The meeting of G7 finance ministers taking place in Whistler, Canada this weekend has begun with a barrage of criticism directed at US Treasury Secretary Steven Mnuchin over the Trump administration’s decision to proceed with tariffs on steel and aluminium exports from Mexico, Canada and the European Union.
On his arrival, German Finance Minister Olaf Scholz immediately denounced the US actions. “The decision by the US government to unilaterally implement tariffs is wrong and—from my point of view—also illegal,” he told reporters. “We have clear rules, which are determined at the international level, and this is a breach of those rules.”
The Trump administration has imposed the tariffs under section 232 of the 1962 Trade Expansion Act on “national security” grounds. Scholz denounced the claim as “spurious.”
“We’ll always be ready to talk about reaching common agreement on trade policy, but that’s only possible if unilaterally implemented tariffs are lifted,” he said.
Canadian Finance Minister Bill Morneau, the chairman of the meeting, said the issue of trade conflicts had moved to front and centre. “I don’t want to kid you, we will need to talk about this first and foremost,” he said. “We think it’s absurd that Canada is considered in any way a security risk, so that will be clearly stated by me.”
The invocation of “national security” by the Trump administration is not because it regards Canada or the EU as a threat, but because it is seeking to exploit a loophole in the rules of the World Trade Organisation (WTO) that permits such tariff impositions. But the WTO rule is meant to cover only situations where countries are actually at war.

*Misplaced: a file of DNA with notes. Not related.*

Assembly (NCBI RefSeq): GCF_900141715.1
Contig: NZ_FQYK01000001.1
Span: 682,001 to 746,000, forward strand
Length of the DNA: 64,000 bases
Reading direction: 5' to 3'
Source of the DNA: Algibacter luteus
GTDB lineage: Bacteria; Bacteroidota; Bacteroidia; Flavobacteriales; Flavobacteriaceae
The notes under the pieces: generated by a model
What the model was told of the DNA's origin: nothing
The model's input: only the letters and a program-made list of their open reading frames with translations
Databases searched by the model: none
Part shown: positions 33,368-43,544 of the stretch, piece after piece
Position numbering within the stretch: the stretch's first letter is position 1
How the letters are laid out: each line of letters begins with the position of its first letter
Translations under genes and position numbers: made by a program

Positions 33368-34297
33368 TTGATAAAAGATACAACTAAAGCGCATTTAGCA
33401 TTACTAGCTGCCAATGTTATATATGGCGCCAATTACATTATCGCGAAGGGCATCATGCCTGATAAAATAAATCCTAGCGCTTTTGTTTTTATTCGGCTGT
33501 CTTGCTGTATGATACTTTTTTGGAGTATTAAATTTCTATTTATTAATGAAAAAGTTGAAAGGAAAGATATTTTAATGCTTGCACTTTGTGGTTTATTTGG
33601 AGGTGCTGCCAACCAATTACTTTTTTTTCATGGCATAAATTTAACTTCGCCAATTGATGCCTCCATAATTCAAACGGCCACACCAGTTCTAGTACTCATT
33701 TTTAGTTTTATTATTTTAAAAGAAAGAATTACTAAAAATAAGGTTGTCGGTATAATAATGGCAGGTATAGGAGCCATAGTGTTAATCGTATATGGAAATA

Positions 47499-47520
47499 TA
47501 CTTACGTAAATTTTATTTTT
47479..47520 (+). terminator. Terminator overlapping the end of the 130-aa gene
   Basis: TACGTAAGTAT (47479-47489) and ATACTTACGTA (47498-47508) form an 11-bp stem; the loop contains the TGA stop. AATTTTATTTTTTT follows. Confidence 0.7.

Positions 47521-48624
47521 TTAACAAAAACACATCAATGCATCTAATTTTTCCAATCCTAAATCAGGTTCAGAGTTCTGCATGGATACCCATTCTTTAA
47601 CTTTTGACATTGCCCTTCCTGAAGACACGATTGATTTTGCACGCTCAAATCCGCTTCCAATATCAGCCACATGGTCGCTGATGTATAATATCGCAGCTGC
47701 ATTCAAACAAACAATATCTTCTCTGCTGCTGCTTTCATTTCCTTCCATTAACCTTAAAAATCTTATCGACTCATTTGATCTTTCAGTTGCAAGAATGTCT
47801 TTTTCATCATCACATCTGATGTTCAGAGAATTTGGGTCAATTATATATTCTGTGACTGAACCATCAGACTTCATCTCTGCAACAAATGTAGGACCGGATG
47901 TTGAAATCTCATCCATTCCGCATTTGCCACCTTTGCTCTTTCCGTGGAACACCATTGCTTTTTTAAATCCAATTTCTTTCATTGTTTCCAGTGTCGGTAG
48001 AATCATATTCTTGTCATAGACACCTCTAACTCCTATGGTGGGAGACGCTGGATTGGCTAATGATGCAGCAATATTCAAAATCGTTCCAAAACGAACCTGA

Consequently, there is concern that the Trump move could prompt other countries to invoke “national security” grounds for the imposition of tariffs, leading to the disintegration of the global trading order.
Anthony Gardner, the US ambassador to the EU from 2014 to 2107, said Trump’s actions were “very foolish” and a “serious attack” on the world’s trading rules. “Guns should be pointed at enemies, not at allies,” he declared. He added that there was now little to prevent China or any other country from blocking imports on anything, unrelated to true concerns about national security.
The European Union is pushing ahead with counter-measures against the US and is expected to announce its final list of products to be targeted and the level of the tariffs later this month. At the same time, it has opened a case in the WTO against the US measures.
EU Trade Commissioner Cecilia Malmström rejected the claim that the tariffs were needed for national security, denouncing them as “pure protectionism.”
“We are not in a trade war, but we are in a very difficult situation caused by the United States,” she said. “I would not use the term ‘trade war’ because it has a psychological effect. The US is playing a dangerous game here.”
At the same time, Malmström announced that the EU was taking China to the WTO for “forcing” European companies seeking to do business in China to disclose technological secrets—the same issue raised by the US.